Are Most Patients With Metastatic Melanoma Eligible for Immunotherapy Clinical Trials?


Key Points

  • A total of 55% of patients with metastatic melanoma would have been ineligible for enrollment in clinical trials.
  • Among “not eligible” patients, overall survival was better in those receiving vs not receiving immunotherapy.

A Danish study reported in the European Journal of Cancer by Donia et al indicates that more than half of patients with metastatic melanoma do not satisfy requirements for enrollment in phase III trials of immune checkpoint inhibitors.

Study Details

The study involved 276 unselected cases (excluding those with ocular melanoma) from the Danish MM (metastatic melanoma) Database referred for first oncologic evaluation in 2014. The proportion of patients meeting seven predefined exclusion criteria in five recent phase III immunotherapy trials was analyzed. The criteria consisted of the following: Eastern Cooperative Oncology Group/World Health Organization performance status ≥ 2; active brain metastases or leptomeningeal metastases; any serious or uncontrolled medical conditions; autoimmune diseases; previous malignancies; receipt of immunosuppressive medications; and not having measurable disease according to Response Evaluation Criteria in Solid Tumors (RECIST) 1.1.

More Than Half of Patients ‘Not Eligible’

At first visit, a total of 152 patients (55%) did not meet inclusion criteria for 1 or more reasons; 29% had a performance status ≥ 2, 22% had active/untreated known brain metastases, 21% had significant comorbidities, 9% had other malignancies, 4% had autoimmune diseases, 17% were receiving immunosuppressant drugs, and 2% did not have measurable disease.

In the “eligible group,” 81% of patients received ipilimumab (Yervoy) as monotherapy or in a clinical trial in combination with indoleamine 2,3-dioxygenase vaccination and 43% received pembrolizumab (Keytruda) after disease progression on or after ipilimumab. In the “not eligible” group, 25% received ipilimumab and 12.5% received pembrolizumab after disease progression on or after ipilimumab.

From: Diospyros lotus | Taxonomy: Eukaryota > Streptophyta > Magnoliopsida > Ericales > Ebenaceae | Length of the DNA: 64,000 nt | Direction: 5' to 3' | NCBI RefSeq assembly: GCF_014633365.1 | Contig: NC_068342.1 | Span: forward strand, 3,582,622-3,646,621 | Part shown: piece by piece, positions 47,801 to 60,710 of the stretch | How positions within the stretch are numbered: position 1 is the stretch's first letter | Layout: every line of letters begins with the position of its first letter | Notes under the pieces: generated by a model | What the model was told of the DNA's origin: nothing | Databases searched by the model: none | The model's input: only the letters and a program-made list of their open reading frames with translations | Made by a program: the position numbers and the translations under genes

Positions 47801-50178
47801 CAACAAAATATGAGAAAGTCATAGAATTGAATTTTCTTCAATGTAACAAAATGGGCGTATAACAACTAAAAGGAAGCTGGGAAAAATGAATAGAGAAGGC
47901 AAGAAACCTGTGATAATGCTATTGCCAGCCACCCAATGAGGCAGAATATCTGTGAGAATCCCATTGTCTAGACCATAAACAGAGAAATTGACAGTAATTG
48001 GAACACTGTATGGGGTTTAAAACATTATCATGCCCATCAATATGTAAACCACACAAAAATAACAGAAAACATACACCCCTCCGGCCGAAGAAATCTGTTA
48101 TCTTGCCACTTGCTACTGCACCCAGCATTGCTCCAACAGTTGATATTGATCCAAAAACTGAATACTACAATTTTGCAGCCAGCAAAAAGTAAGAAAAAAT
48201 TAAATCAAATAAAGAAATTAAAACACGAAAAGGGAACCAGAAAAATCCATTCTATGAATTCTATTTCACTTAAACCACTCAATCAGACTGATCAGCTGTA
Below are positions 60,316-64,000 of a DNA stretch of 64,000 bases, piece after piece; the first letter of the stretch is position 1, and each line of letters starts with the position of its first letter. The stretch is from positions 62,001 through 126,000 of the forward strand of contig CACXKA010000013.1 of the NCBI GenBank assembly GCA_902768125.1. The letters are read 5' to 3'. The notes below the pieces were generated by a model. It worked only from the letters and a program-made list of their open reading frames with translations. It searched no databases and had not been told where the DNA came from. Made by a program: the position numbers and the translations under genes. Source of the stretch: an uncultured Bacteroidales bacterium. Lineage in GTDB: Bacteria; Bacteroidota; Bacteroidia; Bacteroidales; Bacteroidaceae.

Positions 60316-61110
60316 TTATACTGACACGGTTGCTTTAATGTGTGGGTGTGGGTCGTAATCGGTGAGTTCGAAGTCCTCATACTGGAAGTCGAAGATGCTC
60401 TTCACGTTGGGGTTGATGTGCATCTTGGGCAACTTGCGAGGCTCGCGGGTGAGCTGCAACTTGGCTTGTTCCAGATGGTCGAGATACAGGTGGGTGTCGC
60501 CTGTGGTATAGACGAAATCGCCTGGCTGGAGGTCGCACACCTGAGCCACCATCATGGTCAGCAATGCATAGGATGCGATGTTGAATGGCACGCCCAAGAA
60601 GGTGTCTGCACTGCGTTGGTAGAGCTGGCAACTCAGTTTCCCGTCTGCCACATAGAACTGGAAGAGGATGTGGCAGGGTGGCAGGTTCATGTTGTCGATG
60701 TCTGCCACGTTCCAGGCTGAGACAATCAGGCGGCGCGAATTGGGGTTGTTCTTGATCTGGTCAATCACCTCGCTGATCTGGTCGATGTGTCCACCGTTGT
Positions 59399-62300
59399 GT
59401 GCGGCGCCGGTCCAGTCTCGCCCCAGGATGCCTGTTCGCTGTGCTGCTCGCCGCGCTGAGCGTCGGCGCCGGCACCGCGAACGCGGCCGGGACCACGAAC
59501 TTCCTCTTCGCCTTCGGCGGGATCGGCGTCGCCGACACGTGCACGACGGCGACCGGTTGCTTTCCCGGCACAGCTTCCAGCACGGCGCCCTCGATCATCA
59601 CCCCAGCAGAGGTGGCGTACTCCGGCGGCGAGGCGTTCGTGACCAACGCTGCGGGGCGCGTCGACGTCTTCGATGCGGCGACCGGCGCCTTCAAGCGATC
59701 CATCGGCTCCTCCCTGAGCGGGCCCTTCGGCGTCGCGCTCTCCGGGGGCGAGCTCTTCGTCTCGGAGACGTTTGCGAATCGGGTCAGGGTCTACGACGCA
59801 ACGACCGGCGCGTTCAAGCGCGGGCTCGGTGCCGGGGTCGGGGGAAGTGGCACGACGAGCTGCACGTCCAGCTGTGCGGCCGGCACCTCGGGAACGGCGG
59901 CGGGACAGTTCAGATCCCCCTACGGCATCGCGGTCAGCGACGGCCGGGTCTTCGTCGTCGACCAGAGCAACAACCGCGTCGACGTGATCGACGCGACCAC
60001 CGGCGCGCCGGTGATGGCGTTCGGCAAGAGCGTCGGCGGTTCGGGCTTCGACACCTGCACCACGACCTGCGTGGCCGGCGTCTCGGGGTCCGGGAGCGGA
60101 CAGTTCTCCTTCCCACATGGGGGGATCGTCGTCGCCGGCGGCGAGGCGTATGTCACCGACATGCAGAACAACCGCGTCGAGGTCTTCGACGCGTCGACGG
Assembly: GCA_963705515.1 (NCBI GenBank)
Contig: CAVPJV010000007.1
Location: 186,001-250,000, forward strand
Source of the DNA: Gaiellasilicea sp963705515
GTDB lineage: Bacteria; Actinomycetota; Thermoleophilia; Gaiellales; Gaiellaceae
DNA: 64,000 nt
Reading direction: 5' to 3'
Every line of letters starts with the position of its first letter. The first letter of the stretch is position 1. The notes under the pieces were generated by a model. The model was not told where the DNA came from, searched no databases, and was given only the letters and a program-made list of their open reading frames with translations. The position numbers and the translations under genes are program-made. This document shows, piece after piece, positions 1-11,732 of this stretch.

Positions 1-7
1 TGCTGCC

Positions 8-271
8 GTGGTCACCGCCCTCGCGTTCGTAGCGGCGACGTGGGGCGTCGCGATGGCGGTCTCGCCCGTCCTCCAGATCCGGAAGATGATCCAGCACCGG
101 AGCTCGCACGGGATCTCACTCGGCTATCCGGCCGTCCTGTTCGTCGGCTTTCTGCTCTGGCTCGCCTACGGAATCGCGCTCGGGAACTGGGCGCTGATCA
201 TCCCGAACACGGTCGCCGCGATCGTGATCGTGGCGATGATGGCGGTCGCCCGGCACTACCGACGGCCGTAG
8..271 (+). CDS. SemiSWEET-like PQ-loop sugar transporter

Median overall survival in the entire population was 7.9 months, including 5.4 months in the not eligible group vs 18.3 months in the eligible group (hazard ratio [HR] = 2.44, P < .0001). Median overall survival among patients receiving immunotherapy was 12.6 months for not eligible patients vs 22.0 months for eligible patients (HR = 1.08, P = .78). In the not eligible group, those who did not receive immunotherapy had a median survival of 4 months (HR = 2.80, P < .001, vs those receiving immunotherapy).

The investigators concluded: “We found that most patients diagnosed with [metastatic melanoma] would not even be considered for screening to enrolment in an immunotherapy clinical trial with classical eligibility criteria. This indicates that a majority of patients…is not represented in registration trials, and thus results from these trials do not necessarily apply to real-world [metastatic melanoma] patients.”

The study was supported by Bristol-Myers Squibb, Roche, Novartis, and Merck through economic support to the Danish MM Database.

Marco Donia, MD, PhD, of the Center for Cancer Immune Therapy, Herlev Hospital, Denmark, is the corresponding author of the European Journal of Cancer article.

The content in this post has not been reviewed by the American Society of Clinical Oncology, Inc. (ASCO®) and does not necessarily reflect the ideas and opinions of ASCO®.